Such considerations tell only half of the story. What the sociologist calls “the twofold truth of labor” cannot be understood apart from considerations of “employer’s strategies,” of profit-taking, capital and the agents of capital. Recognizing this, we use the phrase “working relations” to designate a social aggregate that accounts for the conjunction of labor and capital, relations of production and property relations, the specific combination of revenue-producing activity systems and the mechanisms of control and monopoly appropriation of profits. Both sides of society’s working relations can be represented as vectors, with capital or property relations appearing as a vector the sense of which is determined to move away from money-profit (p in Figure 1.20).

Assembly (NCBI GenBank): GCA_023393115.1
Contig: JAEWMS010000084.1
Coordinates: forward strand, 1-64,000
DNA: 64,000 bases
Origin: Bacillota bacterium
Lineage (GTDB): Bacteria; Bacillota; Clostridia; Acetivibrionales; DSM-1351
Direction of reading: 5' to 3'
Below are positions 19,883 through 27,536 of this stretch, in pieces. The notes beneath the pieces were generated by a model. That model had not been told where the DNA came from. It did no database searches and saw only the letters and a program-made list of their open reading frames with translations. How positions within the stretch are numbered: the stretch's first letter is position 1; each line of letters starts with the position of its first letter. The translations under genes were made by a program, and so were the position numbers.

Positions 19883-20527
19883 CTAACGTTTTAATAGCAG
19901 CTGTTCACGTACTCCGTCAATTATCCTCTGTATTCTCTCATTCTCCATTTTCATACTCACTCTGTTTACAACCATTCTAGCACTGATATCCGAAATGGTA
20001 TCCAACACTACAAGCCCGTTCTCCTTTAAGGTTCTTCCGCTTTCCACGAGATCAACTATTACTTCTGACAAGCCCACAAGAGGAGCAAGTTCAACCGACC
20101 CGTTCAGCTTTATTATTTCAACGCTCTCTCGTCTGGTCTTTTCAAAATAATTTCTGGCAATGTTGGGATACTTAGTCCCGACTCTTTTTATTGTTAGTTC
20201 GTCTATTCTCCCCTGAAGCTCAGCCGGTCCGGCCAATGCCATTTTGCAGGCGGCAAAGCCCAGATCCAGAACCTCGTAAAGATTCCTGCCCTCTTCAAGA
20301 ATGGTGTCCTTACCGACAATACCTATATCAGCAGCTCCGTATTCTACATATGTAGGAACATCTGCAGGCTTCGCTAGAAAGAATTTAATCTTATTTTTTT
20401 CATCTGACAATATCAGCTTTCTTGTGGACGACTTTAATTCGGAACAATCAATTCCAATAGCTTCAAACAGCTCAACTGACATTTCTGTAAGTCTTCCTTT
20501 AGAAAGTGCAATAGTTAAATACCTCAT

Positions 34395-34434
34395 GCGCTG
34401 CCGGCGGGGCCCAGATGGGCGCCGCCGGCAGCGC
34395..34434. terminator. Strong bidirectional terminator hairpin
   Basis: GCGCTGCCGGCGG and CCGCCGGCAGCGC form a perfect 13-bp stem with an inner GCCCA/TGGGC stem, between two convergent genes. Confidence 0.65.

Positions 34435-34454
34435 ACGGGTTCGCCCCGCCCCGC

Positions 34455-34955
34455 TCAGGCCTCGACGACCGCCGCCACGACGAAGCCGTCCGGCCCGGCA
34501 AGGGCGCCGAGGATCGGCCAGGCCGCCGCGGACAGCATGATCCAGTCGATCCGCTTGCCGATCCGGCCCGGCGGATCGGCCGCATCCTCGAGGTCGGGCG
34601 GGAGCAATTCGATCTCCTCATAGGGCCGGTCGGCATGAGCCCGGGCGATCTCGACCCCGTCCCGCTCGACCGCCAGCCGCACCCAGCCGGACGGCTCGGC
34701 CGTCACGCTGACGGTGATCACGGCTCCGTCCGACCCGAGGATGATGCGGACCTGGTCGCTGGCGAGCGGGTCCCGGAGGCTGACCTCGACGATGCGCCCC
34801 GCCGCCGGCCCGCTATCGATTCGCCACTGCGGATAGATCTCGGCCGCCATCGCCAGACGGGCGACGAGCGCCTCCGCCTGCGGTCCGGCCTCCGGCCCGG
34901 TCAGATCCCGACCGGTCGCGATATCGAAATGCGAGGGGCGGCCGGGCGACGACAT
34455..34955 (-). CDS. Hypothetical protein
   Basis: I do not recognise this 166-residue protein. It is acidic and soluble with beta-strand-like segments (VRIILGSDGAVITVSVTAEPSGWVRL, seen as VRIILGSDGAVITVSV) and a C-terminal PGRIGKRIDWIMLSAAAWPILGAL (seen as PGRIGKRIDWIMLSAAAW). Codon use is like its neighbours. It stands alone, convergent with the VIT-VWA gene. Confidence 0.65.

The sociologist’s characterization of the margin of freedom that can be used to distinguish particular forms of labor is analogous to a problem concerning capital when he speaks of different “forms of capital”: “economic,” “social,” “cultural” as well as “the symbolic effects of capital”.¹¹² We can then speak of an ambiguity of capital that would take into account the difference between the capitalist, on the one hand, and the agents of capital, on the other. Assuming as much, we will say that the ambiguity of labor and that of capital differ in kind and this difference can be easily visualized: on the one hand, labor moves unambiguously toward money-wage (the moment when wealth buys labor as labor’s destination or aggregate of arrival), its ambiguity resides in its origo or aggregate of departure, represented by variations in the magnitude of the labor vector; on the other hand, the ambiguity of capital is precisely the opposite, as now it is the origo or point of departure that is unambiguous and the ultimate destination or aggregate of arrival that is ambiguous.